You want to participate in school transportation in your district. And then this: the tender documents provide for a kind of fluctuation reserve if the routes change subsequently up to a certain extent. Addendum? No way!
The number and composition of the pupils to be transported by you may change in the course of a pupil transportation contract. As a result, the contractor may have to cover longer, but in any case different, routes. The contracting authority, usually a county, is happy to require that these changes be factored in up to a certain percentage. However, they know only too well that this doesn’t actually work out very well.
What to do?
First of all: Don’t just accept it. Act immediately (preferably with legal support). If you have a problem with the specifications of a public contracting authority in a public procurement procedure, then reprimand. Do not point out, criticize, complain, or issue “clarifying notices” or “binding concretizations.” Do not express your lack of understanding, do not suggest “optimizations”. But rather: Complain. And, please, by the deadline!
And in terms of content?
Several legal questions arise. We will give you an example: If the driving distance is extended, on the one hand the variable costs increase, namely the consumption-dependent costs and the holding costs. On the other hand, the contribution margin to the overhead costs decreases, which must be earned, for example, with a — possibly offered — daily rate. If, however, the equivalence ratio between service and service in return is to be maintained in this case as well, an increase in the daily rate is inevitable in and of itself. In our opinion, a fundamental violation of the principle of equivalence can at the same time be a violation of the principle of competition under procurement law. You should therefore not accept it. Would you like another example? If the contracting authority does not carry out a cross-lot compensation calculation — which it usually does not do in this procurement segment — it privileges those bidders who have bid on as many lots as possible. In our legal opinion, this is likely to be a violation of the principle of equal treatment under public procurement law.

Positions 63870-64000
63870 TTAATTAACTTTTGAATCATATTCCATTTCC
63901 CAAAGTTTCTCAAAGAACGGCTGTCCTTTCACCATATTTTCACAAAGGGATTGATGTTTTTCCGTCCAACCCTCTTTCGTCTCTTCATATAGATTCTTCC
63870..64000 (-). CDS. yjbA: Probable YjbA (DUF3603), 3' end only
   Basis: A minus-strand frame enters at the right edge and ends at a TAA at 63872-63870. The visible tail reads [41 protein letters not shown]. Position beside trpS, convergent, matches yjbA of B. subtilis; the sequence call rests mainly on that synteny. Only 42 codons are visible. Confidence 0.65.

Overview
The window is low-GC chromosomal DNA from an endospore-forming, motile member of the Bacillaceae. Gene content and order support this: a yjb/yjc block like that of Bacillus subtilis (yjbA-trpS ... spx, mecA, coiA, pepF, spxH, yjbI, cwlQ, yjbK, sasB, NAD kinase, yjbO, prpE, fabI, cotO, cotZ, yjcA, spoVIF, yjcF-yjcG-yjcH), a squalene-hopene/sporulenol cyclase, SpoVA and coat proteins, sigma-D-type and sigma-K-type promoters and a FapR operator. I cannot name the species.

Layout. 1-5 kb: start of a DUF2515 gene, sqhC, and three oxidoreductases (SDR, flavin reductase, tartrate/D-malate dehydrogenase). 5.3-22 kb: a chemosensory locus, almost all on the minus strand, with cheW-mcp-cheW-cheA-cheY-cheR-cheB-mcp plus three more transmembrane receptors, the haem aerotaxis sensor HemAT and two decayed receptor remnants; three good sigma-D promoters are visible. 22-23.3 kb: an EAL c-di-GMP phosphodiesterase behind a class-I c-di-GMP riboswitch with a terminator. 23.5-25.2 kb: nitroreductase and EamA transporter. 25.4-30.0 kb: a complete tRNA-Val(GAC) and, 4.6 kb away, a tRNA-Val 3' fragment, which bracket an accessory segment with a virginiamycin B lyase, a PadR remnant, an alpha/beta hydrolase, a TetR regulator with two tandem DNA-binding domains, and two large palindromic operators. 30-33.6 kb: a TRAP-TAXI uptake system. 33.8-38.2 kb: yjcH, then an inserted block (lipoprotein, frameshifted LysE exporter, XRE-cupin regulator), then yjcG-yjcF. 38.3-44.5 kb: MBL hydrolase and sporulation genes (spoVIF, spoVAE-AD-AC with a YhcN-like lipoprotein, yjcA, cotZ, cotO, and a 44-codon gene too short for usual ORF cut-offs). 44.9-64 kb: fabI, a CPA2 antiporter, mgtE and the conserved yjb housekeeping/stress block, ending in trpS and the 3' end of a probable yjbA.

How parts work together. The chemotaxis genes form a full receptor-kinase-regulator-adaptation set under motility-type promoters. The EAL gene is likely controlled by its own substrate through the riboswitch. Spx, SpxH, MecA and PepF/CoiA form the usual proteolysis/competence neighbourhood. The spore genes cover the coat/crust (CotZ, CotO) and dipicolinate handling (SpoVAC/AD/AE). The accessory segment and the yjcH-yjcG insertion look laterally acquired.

Feel free to call anytime at 0341 910 28405. “Abante Rechtsanwälte” is active in public procurement and contract law nationwide. We will give you a first overview of your options by telephone, free of charge and without obligation.
*This legal tip is no substitute for legal advice in individual cases. By its very nature, it is incomplete, it does not relate to your case, and it also represents a snapshot, as the legal basis and case law change over time. It cannot and does not cover all conceivable constellations, serves maintenance and initial orientation purposes and is intended to motivate you to clarify legal issues at an early stage, but not to discourage you from doing so.